The capital invested must be a minimum of IDR 10 billion. IDR 2.5 billion (25%) must be paid-up capital, and the company has to be categorised as large companies.

2. Private-owned enterprises (BUMs)

Private-owned enterprises or Badan Usaha Milik Swasta (BUMs) can be categorised into three types:

  1. Firma/Firm (FA)
  2. Commanditaire Vennootschap (CV)
  3. Limited company (PT) (see above)


A Firma (FA) is a form of a private-owned entity and can be established by two or more Indonesian individuals.

FA is not a separate legal entity from its owners; therefore, there is no protection for the individual’s personal assets and the company’s assets, and if the company goes in debt, the partners will be responsible for paying the debt with their personal wealth.

Each partner has the equal authority to manage and make decisions for the company and their responsibilities are not limited for the different partners.

Basic requirements for a FA are:

  • Must have at least two or more company founders;
  • Have goals and objectives that do not contradict with the Indonesian laws and regulations;
  • Have a firm name;
  • Have a place of business; and
  • Have a board appointed by the founders.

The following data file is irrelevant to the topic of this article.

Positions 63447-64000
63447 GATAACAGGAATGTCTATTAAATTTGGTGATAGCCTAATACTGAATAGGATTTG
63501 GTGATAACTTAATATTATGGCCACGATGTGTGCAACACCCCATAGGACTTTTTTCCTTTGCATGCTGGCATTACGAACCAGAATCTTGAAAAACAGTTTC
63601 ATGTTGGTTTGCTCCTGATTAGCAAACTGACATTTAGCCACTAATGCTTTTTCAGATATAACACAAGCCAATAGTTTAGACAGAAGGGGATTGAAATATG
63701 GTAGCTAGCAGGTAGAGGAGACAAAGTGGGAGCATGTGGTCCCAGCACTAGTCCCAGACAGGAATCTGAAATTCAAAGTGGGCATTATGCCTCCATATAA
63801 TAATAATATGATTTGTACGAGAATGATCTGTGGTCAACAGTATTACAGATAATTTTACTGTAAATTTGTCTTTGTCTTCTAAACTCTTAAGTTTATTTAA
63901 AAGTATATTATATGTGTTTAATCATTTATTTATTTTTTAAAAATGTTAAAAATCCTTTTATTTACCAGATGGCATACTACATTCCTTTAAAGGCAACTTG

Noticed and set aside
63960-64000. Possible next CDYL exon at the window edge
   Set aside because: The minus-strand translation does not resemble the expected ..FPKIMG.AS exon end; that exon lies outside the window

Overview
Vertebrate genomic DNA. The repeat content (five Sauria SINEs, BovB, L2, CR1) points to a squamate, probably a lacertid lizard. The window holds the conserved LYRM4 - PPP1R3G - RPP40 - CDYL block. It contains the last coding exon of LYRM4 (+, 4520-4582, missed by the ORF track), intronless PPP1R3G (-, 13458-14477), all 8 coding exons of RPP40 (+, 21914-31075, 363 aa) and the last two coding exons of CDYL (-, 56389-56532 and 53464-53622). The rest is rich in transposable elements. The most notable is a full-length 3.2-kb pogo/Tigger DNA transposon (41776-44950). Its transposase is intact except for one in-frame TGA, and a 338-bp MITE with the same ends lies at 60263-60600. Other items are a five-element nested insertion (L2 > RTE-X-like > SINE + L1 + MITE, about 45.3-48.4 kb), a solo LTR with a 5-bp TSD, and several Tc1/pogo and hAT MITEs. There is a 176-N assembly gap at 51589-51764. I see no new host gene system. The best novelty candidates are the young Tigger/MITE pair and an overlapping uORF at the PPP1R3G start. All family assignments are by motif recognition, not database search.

Commanditaire Vennonntschap (CV)

A Commanditaire Vennootschap (CV) is a limited liability partnership.

There are two types of partners: 1) active partners who provide capital and run the business; and 2) silent partners who only provide capital.

There is no minimum capital required to set up a CV and it is one of the entities that is the easiest to set up. However, a CV is not a separate legal entity, and does not protect personal assets of the partners.

The requirements to set up a CV are:

  • A minimum of two individuals acting as the founder of the company;
  • The founders must be Indonesian citizens;
  • A notary deed in Bahasa Indonesian; and
  • 100% local ownership.

3. Sole proprietorship (UD)

Sole proprietorships or Usaha Dagang is the simplest form of company in Indonesia as it requires only one person to run the business. There is no legal difference between the owner and the sole proprietorship.

To open a UD you would need:

  • A company name;
  • Employee identification number;
  • Domicile Letter; and
  • Business license.

4. Representative office

A representative office in Indonesia is suitable for foreign companies who want to explore the Indonesian market.

The representative office can only conduct market research, promotional activities and act as buying or selling agents for the foreign parent company. The license for this company will expire after two years and needs to be renewed in order to carry on business in Indonesia.